Trading Options 101

Have you ever been told that trading options are too complicated to understand or too risky to invest in? The truth is options are no more complicated than buying a stock. Learning how to trade options can actually help you reduce your investment risk! This article will show you the power of options trading, give you a basic understanding of how trading options work and the real risks of investing in them.


ALSO READ: Understanding Bid and Ask Prices


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We will start by looking at a call option, a term you may have heard of before. A call option gives you the right to buy 100 shares of a specific stock, at a specific price, at some time in the future. You’re not buying the actual stock at that moment, but instead the option to buy that stock at a later date for a fixed price. The great thing about the call option is that you are not actually obligated to buy the 100 shares if you don’t want to and you can sell this call option to someone else at any time.

This may seem a little complicated, but this short video should help you understand the basics of options trading.

Options Trading Example: Ford

Here’s an example that will help you understand call options and their benefits more clearly.


FordStock

You believe that Ford Motor Company has really gotten its act together in the last few years and you want to invest in their future. If you know nothing about options and how they work, you would place an order to buy 100 shares of Ford (F) @ $13.98. This trade would cost you $1398 (plus commissions). You now own 100 shares of the stock and your upside profit potential is limitless, while your maximum loss is the $1398 that you invested in buying the 100 shares of Ford stock.

How To Trade Options

With a call option on Ford, you can still participate in the upside potential that owning 100 shares of Ford stock offers but reduce the amount of money that you have at risk.  Let’s see how this is possible by trading options on Ford instead of buying the 100 shares of Ford stock.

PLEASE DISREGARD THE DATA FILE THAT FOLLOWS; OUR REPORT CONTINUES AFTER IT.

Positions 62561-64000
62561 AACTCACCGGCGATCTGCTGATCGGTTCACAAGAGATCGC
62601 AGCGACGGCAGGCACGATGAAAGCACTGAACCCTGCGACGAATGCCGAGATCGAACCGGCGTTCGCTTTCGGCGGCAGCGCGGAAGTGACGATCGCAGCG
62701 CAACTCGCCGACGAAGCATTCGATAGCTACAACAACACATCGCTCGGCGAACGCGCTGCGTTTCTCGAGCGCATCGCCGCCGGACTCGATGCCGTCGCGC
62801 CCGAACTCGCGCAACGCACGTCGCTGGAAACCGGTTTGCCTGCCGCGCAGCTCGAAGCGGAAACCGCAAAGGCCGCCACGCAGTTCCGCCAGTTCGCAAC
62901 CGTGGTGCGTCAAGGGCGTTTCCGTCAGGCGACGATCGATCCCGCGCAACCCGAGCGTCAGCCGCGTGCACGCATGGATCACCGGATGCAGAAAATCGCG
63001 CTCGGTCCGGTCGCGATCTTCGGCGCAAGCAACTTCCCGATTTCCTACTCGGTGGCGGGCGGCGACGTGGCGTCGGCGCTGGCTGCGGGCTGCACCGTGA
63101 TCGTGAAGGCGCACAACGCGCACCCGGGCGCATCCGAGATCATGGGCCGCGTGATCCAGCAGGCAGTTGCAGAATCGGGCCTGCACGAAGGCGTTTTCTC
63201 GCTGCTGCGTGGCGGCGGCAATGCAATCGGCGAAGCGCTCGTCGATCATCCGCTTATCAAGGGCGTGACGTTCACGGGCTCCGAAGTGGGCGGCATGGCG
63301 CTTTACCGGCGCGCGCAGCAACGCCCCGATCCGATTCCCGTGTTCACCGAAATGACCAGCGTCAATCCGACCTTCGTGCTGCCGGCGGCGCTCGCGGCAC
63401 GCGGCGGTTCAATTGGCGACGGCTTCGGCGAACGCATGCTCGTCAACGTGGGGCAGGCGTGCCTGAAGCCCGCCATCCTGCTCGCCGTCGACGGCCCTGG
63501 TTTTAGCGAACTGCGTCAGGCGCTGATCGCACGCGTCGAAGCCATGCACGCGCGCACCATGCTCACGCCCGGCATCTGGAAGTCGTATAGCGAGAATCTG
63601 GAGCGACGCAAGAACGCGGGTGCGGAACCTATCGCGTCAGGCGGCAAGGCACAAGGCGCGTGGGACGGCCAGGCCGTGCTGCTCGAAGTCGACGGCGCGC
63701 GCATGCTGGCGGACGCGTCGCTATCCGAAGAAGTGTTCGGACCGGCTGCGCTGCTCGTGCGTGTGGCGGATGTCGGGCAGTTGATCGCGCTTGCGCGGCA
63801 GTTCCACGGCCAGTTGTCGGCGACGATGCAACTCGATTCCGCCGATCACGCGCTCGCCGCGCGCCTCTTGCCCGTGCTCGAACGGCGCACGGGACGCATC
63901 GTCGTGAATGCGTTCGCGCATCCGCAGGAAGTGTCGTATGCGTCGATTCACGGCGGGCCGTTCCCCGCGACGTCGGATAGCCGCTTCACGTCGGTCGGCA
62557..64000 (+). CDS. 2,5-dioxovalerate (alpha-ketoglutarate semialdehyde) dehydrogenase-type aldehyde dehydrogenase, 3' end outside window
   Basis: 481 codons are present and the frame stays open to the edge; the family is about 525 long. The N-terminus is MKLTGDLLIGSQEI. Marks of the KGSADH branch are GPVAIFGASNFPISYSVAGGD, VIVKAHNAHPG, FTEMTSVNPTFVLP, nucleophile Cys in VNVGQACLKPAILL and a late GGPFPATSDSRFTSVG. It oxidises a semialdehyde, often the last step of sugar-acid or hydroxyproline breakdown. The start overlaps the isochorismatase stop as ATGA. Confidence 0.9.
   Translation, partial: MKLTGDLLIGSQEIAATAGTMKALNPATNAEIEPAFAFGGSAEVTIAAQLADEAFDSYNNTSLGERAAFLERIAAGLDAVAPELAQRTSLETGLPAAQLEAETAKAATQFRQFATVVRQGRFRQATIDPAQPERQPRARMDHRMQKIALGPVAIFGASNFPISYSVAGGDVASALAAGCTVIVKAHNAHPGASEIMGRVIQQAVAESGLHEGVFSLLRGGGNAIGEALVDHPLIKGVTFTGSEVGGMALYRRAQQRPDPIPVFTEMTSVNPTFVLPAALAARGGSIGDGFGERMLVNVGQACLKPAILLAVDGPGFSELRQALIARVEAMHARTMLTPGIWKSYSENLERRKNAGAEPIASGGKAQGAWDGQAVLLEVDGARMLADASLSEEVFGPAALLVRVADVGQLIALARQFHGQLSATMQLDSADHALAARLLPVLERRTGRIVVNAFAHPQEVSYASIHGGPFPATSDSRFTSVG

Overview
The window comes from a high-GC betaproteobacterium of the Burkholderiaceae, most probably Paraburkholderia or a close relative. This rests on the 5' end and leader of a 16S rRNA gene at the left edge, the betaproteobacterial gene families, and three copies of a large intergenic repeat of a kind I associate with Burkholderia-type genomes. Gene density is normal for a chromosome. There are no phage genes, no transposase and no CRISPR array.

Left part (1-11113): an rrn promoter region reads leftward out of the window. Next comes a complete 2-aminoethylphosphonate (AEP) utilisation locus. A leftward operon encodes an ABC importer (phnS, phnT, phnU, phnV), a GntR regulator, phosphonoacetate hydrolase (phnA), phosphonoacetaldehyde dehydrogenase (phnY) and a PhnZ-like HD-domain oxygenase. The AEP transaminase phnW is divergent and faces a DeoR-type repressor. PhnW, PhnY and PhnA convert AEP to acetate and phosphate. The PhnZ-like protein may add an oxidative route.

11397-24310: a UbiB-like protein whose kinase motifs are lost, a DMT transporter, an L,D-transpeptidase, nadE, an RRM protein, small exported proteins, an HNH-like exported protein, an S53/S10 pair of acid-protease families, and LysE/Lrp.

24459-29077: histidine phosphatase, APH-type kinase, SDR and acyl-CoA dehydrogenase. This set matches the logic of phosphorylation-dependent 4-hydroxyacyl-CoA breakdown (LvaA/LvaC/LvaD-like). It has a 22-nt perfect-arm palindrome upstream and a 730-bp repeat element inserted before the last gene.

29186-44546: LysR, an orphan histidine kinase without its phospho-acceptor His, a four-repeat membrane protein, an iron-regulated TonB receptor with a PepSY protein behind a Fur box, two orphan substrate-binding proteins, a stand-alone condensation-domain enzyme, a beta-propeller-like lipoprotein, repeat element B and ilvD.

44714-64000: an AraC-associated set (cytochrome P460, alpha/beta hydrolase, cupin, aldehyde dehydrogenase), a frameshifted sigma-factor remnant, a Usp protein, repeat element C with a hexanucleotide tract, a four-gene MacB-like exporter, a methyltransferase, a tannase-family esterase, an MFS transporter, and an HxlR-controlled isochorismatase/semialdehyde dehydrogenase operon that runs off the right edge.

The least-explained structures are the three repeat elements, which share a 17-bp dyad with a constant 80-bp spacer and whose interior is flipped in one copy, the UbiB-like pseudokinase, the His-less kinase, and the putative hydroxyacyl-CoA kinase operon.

If you think that in the next few months the stock is going to rise significantly, you might want to buy (1) Ford December 16, 2016 $14 call option @ $.69. This will give you the right to buy 100 shares of Ford stock at a price of $14 at any time until December 16, 2016 when this right to buy those shares expires.

That date is known as the expiration date and the price that we chose, in this case the 14, is known as the strike price. The cost of this call option or right to buy Ford @ $14 until that expiration date is 100 shares X $.69 or $69.00. If the stock goes to $20 by December you would be able to sell the option for at least $6.00 or $600 and make a nice $531 profit.

You can also choose to exercise the option and go ahead and buy the stock for $14 even though it is currently trading @ $20. You would still have an unrealized profit of $531.  If you look at this example you end up with a profit that is only $69 less than if you bought the stock outright, but you only had $69 of cash at risk. This is important especially if you are wrong about Ford and the stock price drops to $8 during that period. With the stock purchase you would be losing $598, but with the option purchase you would have only lost $69.

This example shows how options trading strategies can prove to less risky than owning stock outright. Call options are great investments to own if you think the price of a stock will rise in price and you don’t have a lot of money to invest.


 

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